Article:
A jury has awarded a 44-year-old motorcyclist struck by a car at a Waterbury intersection $130,000.
The six-person Waterbury Superior Court jury deliberated for two hours Oct. 17 before rendering a verdict for Bobby Jones Jr.
The case had several wrinkles, primarily because the driver who struck Jones and fled is not known, and the owner of the car in question claims she has no idea why her vehicle was being driven that day. The driver of the Toyota that struck Jones in August 2016 knocked him off his motorcycle and fled the scene after briefly stopping, according to James Miron, Jones’ attorney.
Lilliam Soto, the owner of the car, said she left the vehicle with a man she knew only as Gary for repairs. She claimed she had no idea how to reach Gary, or who might have driven her car that day, said Miron, a partner with the Bridgeport-based Zeisler & Zeisler.
“A lot of what Soto said was very sketchy,” Miron said.
The case was made more complicated by questions about the insurance policy, Miron said Friday.
“For a lot of reasons Geico [Jones' insurer] probably wanted some of those complications,” said Miron, who noted that Geico tried to argue that Jones was primarily responsible for his own accident.
Jones, who testified during the trial, “was credible on the stand,” Miron said. “We had to tell Bobby’s story while, at the same time, understanding that the defense was saying Bobby was not telling the truth. Their strategy was that the collision was all or in large part Bobby’s fault.”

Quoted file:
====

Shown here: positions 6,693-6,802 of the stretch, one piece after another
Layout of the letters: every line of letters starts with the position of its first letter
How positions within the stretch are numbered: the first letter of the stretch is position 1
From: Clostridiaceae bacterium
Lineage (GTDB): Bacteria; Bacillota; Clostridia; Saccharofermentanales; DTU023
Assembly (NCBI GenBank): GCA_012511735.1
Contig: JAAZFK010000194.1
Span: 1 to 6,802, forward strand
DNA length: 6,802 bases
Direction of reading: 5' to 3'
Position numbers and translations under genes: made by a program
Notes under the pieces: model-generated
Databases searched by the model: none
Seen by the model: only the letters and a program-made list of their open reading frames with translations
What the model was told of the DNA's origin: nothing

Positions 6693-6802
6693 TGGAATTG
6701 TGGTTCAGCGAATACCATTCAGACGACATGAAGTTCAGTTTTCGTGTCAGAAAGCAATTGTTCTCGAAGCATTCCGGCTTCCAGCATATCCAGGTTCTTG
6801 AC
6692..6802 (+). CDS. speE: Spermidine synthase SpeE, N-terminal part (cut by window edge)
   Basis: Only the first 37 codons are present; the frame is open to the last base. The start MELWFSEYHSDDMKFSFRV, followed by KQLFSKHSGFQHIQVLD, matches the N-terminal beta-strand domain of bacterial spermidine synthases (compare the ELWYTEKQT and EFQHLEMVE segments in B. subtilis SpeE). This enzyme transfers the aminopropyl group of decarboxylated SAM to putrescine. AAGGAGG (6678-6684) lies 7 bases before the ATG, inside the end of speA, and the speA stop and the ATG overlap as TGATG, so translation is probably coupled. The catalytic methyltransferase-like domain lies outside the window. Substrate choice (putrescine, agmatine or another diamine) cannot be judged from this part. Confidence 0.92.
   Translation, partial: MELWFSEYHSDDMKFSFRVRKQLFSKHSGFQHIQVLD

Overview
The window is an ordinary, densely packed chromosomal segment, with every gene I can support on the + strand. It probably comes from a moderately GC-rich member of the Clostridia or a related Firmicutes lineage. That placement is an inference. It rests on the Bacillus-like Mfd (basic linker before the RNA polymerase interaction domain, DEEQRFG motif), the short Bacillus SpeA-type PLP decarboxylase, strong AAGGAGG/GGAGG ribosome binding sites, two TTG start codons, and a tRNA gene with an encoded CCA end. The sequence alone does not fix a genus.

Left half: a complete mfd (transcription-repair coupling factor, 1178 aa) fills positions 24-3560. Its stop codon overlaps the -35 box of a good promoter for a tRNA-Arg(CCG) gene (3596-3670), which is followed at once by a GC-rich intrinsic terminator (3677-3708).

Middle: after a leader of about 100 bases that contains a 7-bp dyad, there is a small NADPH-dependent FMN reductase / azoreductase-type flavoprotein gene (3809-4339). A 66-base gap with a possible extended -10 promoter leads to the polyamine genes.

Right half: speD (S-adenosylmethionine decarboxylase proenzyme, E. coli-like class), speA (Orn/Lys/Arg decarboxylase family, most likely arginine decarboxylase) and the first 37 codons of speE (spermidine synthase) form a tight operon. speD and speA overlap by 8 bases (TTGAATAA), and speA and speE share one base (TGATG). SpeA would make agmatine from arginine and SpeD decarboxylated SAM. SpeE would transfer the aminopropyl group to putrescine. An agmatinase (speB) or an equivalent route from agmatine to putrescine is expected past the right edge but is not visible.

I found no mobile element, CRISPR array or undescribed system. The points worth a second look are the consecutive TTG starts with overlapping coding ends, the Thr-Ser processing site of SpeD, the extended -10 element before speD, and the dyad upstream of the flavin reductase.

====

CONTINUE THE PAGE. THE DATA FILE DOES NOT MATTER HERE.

In the end, the one-and-a-half-day trial ended with a verdict for the plaintiffs. The defense could appeal to the Connecticut Appellate Court, but, Miron said, “I don’t think there are any appellate arguments they have. This amount was clearly within the Geico insurance [$300,000] policy limits.”
Jones, a truck driver by trade, sustained injuries to his lower and upper back and right leg, Miron said. Physical therapy regimens have, for the most part, healed Jones’ upper back and leg problems, but not his lower back pain, Miron said.
“To this day, because of his lower back pain, my client’s ability to sleep is affected. It also affects his ability to sit and stand for long periods of time,” Miron said.
Soto’s carrier, State Farm Insurance, had previously paid Jones $20,000, which would come from the jury verdict. Therefore, if the verdict stands, Geico would be on the hook for $110,000, not $130,000.
Soto was represented by Jesse Conrad of the Hartford offices of Halloran Sage. Conrad declined to comment Friday.
Geico is represented by Peter O’Keefe of the Wethersfield offices of Jackson O’Keefe. O’Keefe did not respond to a request for comment Friday.
In court papers, Geico said it had insufficient knowledge as to Jones’ injuries, and left the plaintiff’s side to offer its proof. In addition, Geico claimed, Jones should be held responsible for the collision due to his own “negligence.”